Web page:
In the Japanese animated film Princess Mononoke, nature and humankind are represented by two strong female leaders, each intending to protect her way of life by annihilating the other. Between the two comes Ashitaka, a foreign-born warrior prince whose deep compassion, empathy and insight leave him suspended between their worlds, and therefore in a position to stop the warfare. This liminality, the quality of being "betwixt and between," empowers Ashitaka to play the Christ-like roles of mediator, martyr, and finally, savior. The film functions cross-culturally to demonstrate that in both Japan and the West, liminality, or being on the threshold between two states, may be an enabling condition of holiness, particularly in the context of peacemaking.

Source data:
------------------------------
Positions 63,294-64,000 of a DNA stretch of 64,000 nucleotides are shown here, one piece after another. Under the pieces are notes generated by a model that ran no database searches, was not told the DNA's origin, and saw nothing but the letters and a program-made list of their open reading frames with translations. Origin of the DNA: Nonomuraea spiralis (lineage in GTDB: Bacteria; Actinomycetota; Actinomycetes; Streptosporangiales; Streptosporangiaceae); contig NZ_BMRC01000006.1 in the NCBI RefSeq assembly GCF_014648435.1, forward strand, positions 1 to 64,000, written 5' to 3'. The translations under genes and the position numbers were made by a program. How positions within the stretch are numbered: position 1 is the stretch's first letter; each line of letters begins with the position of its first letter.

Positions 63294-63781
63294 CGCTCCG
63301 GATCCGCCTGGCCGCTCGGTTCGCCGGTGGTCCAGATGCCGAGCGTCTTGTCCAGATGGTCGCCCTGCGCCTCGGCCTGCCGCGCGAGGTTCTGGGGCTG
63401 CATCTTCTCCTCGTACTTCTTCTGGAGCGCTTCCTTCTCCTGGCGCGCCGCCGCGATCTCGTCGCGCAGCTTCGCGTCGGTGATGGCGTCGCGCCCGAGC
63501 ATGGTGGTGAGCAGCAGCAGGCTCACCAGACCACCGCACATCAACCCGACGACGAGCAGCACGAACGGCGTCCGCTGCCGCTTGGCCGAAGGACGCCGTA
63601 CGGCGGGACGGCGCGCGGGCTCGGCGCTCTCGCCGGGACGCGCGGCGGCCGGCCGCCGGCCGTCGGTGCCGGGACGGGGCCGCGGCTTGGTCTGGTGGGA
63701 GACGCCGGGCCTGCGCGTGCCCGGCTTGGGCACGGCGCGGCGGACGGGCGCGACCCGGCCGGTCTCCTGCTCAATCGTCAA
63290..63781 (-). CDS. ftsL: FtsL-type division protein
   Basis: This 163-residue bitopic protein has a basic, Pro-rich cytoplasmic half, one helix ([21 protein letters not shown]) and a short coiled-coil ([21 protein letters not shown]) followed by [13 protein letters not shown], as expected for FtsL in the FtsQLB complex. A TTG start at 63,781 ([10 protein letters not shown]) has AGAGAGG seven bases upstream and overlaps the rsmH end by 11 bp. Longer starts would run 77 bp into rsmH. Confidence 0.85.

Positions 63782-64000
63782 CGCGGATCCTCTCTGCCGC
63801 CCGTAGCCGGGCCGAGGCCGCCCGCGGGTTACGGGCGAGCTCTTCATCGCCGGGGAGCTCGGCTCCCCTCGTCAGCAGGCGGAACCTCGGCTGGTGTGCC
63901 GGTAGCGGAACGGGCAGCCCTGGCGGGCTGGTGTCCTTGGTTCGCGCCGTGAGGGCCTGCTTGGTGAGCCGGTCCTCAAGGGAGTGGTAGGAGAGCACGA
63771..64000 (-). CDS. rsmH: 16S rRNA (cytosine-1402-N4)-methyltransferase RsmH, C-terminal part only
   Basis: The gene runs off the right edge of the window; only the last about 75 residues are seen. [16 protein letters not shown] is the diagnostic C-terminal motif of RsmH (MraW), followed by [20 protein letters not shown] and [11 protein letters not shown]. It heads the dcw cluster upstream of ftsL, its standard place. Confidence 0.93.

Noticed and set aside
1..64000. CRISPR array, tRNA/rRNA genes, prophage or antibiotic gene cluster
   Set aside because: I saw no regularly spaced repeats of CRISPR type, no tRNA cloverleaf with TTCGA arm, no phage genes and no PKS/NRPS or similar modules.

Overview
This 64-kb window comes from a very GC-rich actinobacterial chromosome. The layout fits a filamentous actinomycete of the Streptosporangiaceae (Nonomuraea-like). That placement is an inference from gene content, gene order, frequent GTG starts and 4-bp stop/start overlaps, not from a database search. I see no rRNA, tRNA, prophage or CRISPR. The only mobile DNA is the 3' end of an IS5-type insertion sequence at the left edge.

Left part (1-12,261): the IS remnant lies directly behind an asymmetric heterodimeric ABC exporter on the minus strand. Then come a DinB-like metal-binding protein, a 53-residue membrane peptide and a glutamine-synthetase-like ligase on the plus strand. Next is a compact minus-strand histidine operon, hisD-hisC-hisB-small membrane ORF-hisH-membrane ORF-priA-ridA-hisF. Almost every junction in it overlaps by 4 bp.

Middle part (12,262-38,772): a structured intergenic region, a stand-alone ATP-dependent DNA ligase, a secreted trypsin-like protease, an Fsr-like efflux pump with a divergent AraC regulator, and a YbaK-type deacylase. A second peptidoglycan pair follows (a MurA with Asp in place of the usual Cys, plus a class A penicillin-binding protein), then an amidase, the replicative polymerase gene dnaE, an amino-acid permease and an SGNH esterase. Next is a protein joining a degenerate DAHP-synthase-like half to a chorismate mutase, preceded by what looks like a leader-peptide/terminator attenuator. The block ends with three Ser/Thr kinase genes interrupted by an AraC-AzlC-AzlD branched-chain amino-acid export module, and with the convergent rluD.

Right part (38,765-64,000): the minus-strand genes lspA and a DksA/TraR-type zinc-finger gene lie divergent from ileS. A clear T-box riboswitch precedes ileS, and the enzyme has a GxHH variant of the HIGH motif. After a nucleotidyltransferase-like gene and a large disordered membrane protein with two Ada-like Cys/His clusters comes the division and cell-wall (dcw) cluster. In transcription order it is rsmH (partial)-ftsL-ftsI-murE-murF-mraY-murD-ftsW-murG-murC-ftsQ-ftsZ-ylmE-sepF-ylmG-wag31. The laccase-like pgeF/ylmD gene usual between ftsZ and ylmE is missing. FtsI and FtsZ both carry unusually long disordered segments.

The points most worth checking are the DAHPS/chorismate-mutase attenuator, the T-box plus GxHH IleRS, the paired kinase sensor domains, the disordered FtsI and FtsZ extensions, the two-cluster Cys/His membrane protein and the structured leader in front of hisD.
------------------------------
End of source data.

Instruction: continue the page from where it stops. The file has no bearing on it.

Hoff Kraemer, Christine
"Between the Worlds: Liminality and Self-Sacrifice in Princess Mononoke,"
Journal of Religion & Film: Vol. 8
, Article 1.
Available at: http://digitalcommons.unomaha.edu/jrf/vol8/iss2/1